Glenn Moore was equally as critical of England, picking out Wayne Rooney as a chief culprit, in his match report for the Independent of Sunday. “It looks good in print. Rooney 2 (77, 86), but this is as misleading as the overall scoreline. The Manchester United striker took his goals well, but they were unusual goals for him, poacher’s goals – a free header and a tap-in against tiring opposition – rather than something a bit special. The goals aside (a big caveat, admittedly) Rooney did not play well… For reasons of team balance he is frequently deployed on the left, for club and country. So it was yesterday in the first half, sort of. Neither a winger nor an inside-forward, Rooney was too deep to link with Emile Heskey, whose own mobility left much to be desired, but not wide enough to stretch the Kazakhs. With Rooney’s passing radar on the blink England’s attack simply failed to function.”

The Sunday Times’Can Emile Heskey ever score enough to justify his position as the attacking spearhead? Can England succeed with anything other than a standard four-four-two? After 50 minutes, the score was 0-0 and the best chance of the match had fallen to Kazakhstan’s Tanat Nuserbayev. But the central question remains the dilemma that faces Fabio Capello as he decides what to do with his midfield and whether to continue to marry Frank Lampard and Steven Gerrard in the centre.”

On a slightly lighter note, Jasper Gerard (Sunday Telegraph) recalls some of the numbing commentary broadcast during yesterday’s match at Wembley. “Coverage was hosted by Steve Ryder, who ITV hope develops into a fruity old charmer like Des Lynam. He is greying nicely, but seems a bit too golf. You half expected him to tell us a long clearance was “straight down the fairway”. He was supported by Graeme Le Saux, Andy Townsend and Sam Allardyce. Sam can make Sarah Palin, American vice-presidential candidate, seem articulate, but Le Saux and Townsend are as sure-footed in the studio as they were on the pitch. Tyldesley has the man in the street appeal of John Motson, just without the man in the street intelligence. Alas he had to make do with David Pleat in the commentary box, who has that rare gift to render Alistair Darling interesting. Pleat, who sounds like one of those old fishwives Les Dawson used to play in drag, clearly thinks it’s his job to excuse the players: “It just sat up a bit for Rooney,” he said when our Wayne blasted it over under no pressure. His approach was catching: “Capello is solid gold,” Tyldesley gushed, sounding ominously like a Darling trying to talk up the markets. Then he said: “Rooney is taking up the classic continental No 10 position”. Er, if he was any deeper Rooney would have drowned.”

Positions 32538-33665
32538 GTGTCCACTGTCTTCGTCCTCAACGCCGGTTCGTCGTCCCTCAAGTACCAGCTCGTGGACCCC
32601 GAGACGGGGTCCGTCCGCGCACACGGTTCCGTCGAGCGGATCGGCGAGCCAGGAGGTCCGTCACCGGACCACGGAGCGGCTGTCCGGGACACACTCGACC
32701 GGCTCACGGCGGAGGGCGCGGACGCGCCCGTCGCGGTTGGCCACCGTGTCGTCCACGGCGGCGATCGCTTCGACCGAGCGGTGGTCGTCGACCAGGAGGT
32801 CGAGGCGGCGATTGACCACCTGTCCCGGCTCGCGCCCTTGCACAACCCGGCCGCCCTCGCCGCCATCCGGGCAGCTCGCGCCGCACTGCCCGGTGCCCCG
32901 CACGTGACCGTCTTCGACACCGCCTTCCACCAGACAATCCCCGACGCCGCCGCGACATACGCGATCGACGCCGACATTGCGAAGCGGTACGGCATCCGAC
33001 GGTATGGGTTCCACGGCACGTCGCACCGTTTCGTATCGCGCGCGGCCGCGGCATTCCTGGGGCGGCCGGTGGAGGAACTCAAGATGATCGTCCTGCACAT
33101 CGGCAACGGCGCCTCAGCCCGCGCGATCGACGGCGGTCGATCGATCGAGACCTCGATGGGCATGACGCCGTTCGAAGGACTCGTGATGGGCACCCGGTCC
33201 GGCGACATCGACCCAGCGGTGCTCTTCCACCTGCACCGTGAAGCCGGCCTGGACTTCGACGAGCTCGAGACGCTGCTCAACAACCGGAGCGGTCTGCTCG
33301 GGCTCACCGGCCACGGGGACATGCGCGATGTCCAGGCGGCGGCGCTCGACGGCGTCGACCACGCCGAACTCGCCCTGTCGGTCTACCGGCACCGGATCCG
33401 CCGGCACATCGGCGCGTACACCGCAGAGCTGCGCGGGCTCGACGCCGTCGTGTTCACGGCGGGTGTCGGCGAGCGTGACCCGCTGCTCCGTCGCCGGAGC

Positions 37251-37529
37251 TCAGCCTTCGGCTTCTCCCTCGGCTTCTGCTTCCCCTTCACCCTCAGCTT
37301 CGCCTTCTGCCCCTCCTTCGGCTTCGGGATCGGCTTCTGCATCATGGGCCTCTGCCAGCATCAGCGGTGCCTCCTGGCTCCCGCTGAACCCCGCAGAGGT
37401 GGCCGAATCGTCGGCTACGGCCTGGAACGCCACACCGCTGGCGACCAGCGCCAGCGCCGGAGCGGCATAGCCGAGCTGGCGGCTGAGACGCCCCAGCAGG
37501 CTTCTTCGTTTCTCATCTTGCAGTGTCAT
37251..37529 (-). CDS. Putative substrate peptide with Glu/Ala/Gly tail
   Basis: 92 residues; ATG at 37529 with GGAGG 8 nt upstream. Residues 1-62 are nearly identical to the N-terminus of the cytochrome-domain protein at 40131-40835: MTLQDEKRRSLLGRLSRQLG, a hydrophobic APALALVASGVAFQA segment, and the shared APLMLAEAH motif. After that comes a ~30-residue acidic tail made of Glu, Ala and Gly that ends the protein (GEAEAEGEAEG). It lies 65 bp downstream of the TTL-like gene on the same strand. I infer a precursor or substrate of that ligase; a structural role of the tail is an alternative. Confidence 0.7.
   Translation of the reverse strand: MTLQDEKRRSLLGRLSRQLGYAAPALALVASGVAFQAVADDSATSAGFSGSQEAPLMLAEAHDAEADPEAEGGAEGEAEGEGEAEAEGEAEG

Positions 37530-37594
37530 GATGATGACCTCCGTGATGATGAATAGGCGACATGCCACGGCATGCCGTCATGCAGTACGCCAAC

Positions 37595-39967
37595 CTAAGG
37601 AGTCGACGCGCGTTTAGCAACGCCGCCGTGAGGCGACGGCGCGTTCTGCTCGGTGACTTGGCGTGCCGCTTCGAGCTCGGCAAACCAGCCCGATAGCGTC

Following on from Rio Ferdinand’s quotes above, Graeme Le Saux (Sunday Telegraph) added his voice to those angry with the England crowd booing Ashley Cole. “Their behaviour was nothing short of a disgrace. Treating one of your own like that doesn’t benefit anyone. Not only will it affect Ashley, but that feeling will spread to the rest of the team. The mistake he made with his lobbed back-pass was a bad one and nobody will have been more painfully aware of that than Ashley. But such a negative reaction from the stands is more of a hindrance than a help. Hearing those boos makes everyone feel uncomfortable, which is the last thing you want when a game is so delicately poised… it’s embarrassing that a small section of England supporters behave in that manner, especially when his overall performance on the day was quite good.”

The Sunday People’s Steve Bates claims to have the EXCLUSIVE on the 39th game proposal, reporting “an amazing plan to take the entire Premier League overseas for a pre-season tournament as a forerunner to the controversial 39th game is being secretly formulated. The Premier League is in discussions with the Football League to launch a competition – possibly in Asia – which would lead to successful teams being handed an automatic passport to the Carling Cup quarter-finals. The ambitious idea is at an early stage but it is being viewed as a major step towards introducing the 39th-game concept.”